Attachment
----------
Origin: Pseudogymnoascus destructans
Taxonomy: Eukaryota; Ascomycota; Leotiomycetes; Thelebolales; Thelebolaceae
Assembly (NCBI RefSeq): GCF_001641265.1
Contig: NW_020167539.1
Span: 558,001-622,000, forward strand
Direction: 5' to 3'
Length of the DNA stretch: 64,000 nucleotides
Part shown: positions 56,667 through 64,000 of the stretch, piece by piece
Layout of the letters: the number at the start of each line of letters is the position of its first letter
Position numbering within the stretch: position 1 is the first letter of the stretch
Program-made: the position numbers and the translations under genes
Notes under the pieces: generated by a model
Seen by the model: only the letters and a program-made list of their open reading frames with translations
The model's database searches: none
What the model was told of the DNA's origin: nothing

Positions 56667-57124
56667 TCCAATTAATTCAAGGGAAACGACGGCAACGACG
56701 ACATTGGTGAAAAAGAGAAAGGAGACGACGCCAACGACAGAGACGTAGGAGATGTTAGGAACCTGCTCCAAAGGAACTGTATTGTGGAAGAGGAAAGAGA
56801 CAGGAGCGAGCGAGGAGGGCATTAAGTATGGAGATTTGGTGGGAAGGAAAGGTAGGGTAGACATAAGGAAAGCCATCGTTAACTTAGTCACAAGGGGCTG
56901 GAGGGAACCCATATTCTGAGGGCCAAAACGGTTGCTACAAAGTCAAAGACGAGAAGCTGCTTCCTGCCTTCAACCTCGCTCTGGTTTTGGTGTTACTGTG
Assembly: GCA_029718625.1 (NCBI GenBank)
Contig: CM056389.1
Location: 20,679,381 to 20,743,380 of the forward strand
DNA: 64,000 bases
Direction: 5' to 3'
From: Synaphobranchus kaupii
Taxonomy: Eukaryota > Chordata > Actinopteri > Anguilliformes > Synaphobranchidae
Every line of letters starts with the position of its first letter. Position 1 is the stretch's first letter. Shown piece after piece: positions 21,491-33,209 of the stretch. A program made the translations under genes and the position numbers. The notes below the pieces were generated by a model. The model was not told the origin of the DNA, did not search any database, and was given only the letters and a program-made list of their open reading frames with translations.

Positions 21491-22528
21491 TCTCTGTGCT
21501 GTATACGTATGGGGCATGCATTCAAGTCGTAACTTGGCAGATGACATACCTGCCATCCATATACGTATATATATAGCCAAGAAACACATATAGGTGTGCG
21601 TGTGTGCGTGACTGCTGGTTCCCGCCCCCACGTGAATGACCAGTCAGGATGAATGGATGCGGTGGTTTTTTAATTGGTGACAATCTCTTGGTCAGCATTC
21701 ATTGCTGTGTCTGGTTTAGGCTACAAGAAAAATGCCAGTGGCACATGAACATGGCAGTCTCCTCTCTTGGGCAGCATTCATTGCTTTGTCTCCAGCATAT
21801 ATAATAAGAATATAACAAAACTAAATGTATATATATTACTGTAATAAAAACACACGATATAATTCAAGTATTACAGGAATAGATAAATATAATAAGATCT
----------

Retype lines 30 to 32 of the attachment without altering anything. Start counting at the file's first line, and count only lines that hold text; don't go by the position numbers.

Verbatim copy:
21491 TCTCTGTGCT
21501 GTATACGTATGGGGCATGCATTCAAGTCGTAACTTGGCAGATGACATACCTGCCATCCATATACGTATATATATAGCCAAGAAACACATATAGGTGTGCG
21601 TGTGTGCGTGACTGCTGGTTCCCGCCCCCACGTGAATGACCAGTCAGGATGAATGGATGCGGTGGTTTTTTAATTGGTGACAATCTCTTGGTCAGCATTC